The vote to approve the annual US Foreign Operations, and Related Programs Funding Bill, which amongst other things green-lights Washington's yearly $3.3 billion unconditional aid to Israel, threw a major surprise this year.
Democrat representatives Ilhan Omar, Ayanna Presley, Lee Bowman and Pramila Jayapal split with fellow Democrats, Rashida Tlaib, Alexandria Ocasio-Cortez and Cori Bush in securing a narrow victory for the ruling party. All are members of a progressive group of lawmakers known as "The Squad", famed for their highly critical stance on Israel. They have previously called to end the many decades of America's unconditional aid to the occupation state.
With the bill passing narrowly – 217 for and 212 against – the "Squads" failure to vote as one is seen as a missed opportunity to strike what would have been seen as a major blow to Washington's unconditional support for Israel, especially as they have been part of a long campaign to align US foreign policy to progressive values and international law.
In April the likes of Omar and Tlaib were amongst several Democrat members of Congress to introduce a bill which conditions US aid to Israel on human rights. The bill specifically demanded that Israel should not be allowed to use American taxpayers' money to kill, torture, imprison, displace or otherwise harm Palestinian children and families.
Omar also joined fellow members of the progressive camp in seeking to block a $735 million emergency arms sale to Israel approved by the administration of US President Joe Biden days before Israel's 11-day bombardment of Gaza which killed more than 250 people including women and children. The sale should not be completed "while crimes against humanity are being committed with our backing," Omar said at the time.
"It would be appalling for the Biden Administration to go through with $735 million in precision-guided weaponry to [Israeli PM] Netanyahu without any strings attached in the wake of escalating violence and attacks on civilians," Omar insisted explaining that US support for Israel would be seen as Washington giving a "green light" to Israel to continue its aggression.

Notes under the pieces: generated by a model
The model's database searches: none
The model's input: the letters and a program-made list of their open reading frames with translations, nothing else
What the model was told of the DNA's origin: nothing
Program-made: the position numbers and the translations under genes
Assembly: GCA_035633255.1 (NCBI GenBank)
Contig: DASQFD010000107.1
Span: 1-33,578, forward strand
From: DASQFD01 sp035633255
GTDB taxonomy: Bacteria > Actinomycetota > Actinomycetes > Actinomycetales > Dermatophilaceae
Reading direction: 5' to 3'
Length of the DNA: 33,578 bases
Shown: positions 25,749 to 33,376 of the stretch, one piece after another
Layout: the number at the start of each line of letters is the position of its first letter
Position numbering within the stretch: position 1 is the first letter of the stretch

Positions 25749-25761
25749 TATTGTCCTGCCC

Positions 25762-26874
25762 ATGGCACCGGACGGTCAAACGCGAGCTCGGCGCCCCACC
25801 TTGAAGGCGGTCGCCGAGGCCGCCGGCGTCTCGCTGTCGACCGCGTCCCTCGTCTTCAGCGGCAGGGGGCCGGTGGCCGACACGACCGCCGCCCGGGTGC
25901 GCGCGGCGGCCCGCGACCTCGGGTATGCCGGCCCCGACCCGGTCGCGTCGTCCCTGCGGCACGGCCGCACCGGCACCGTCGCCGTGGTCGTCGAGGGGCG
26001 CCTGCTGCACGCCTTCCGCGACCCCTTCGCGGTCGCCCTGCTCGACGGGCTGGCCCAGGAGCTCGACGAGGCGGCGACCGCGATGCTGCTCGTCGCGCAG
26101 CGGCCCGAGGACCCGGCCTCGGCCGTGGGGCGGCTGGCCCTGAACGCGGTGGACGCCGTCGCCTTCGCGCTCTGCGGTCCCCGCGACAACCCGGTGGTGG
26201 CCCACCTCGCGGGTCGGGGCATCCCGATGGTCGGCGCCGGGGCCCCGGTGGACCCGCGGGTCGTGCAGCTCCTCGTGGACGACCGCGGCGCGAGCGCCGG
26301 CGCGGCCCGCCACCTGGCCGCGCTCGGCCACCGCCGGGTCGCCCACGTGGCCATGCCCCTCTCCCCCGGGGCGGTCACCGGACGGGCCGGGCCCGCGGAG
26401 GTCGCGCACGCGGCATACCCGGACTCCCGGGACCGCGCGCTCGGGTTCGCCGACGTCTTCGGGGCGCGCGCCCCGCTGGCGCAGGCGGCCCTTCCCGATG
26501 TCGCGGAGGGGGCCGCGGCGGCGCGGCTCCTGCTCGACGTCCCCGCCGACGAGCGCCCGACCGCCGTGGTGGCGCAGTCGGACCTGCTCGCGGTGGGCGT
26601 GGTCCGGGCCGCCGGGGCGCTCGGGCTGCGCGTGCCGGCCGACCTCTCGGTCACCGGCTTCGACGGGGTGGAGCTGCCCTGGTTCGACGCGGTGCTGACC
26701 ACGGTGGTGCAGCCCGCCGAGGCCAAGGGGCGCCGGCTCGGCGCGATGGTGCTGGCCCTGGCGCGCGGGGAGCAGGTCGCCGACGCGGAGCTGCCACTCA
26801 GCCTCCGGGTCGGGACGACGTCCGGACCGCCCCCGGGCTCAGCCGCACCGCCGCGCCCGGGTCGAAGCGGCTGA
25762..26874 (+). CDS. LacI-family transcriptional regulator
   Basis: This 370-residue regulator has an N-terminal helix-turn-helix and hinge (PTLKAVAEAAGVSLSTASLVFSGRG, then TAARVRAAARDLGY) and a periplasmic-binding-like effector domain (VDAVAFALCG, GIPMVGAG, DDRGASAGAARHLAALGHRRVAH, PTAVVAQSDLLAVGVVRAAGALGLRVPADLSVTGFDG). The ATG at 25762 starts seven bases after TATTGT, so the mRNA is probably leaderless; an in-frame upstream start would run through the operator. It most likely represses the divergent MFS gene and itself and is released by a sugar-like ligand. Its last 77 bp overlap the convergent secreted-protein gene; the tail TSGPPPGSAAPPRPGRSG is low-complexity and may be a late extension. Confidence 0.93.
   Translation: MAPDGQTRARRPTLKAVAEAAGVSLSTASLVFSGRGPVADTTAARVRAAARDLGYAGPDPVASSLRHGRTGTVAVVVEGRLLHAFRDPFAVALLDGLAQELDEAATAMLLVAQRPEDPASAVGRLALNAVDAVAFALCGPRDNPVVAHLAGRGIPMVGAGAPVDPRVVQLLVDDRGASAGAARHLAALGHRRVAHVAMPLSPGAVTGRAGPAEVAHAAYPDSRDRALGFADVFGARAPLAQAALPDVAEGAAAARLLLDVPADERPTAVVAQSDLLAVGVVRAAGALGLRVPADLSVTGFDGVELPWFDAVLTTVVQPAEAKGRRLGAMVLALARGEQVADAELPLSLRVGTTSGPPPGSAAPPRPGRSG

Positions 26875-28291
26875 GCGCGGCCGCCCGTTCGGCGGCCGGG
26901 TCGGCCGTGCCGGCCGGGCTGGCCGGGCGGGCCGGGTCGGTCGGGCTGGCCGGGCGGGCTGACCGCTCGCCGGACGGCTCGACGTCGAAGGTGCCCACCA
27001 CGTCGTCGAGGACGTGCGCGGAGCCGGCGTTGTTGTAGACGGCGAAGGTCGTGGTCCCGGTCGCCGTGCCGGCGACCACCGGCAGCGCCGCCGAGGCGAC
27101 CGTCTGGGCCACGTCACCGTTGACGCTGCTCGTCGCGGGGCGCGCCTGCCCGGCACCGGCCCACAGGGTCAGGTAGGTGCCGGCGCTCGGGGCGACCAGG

The annual vote on US Foreign Operations, and Related Programs Funding Bill, is usually a partisan affair with representatives voting with their party. Along with the three Democrats that voted against the bill, two Republican lawmakers also voted to abstain.
Approval of Israel's $3.3 billion aid is a small part of the bill. The legislation funds US diplomatic, development and foreign policy agencies and programs, including the Department of State, the United States Agency for International Development, and the US Mission to the United Nations. It ensures US support for displaced and vulnerable communities, programmes to rebuild public health infrastructure and initiatives to confront climate change as well as advances women's rights.
Funds have also been allocated to the UN Human Rights Council with the stipulation the world body is taking significant steps to remove Israel from its "permanent agenda", referring to the Council's agenda item 7 which discusses "Human rights situation in Palestine and other occupied Arab territories".
This bill has also taken aim at the global Boycott, Divestment and Sanctions (BDS) campaign against Israel. Describing BDS as an "international effort to stigmatize and isolate Israel", the bill has demanded an annual report to Congress on the BDS campaign, which would include a list of companies, international organisations and countries that partake in it.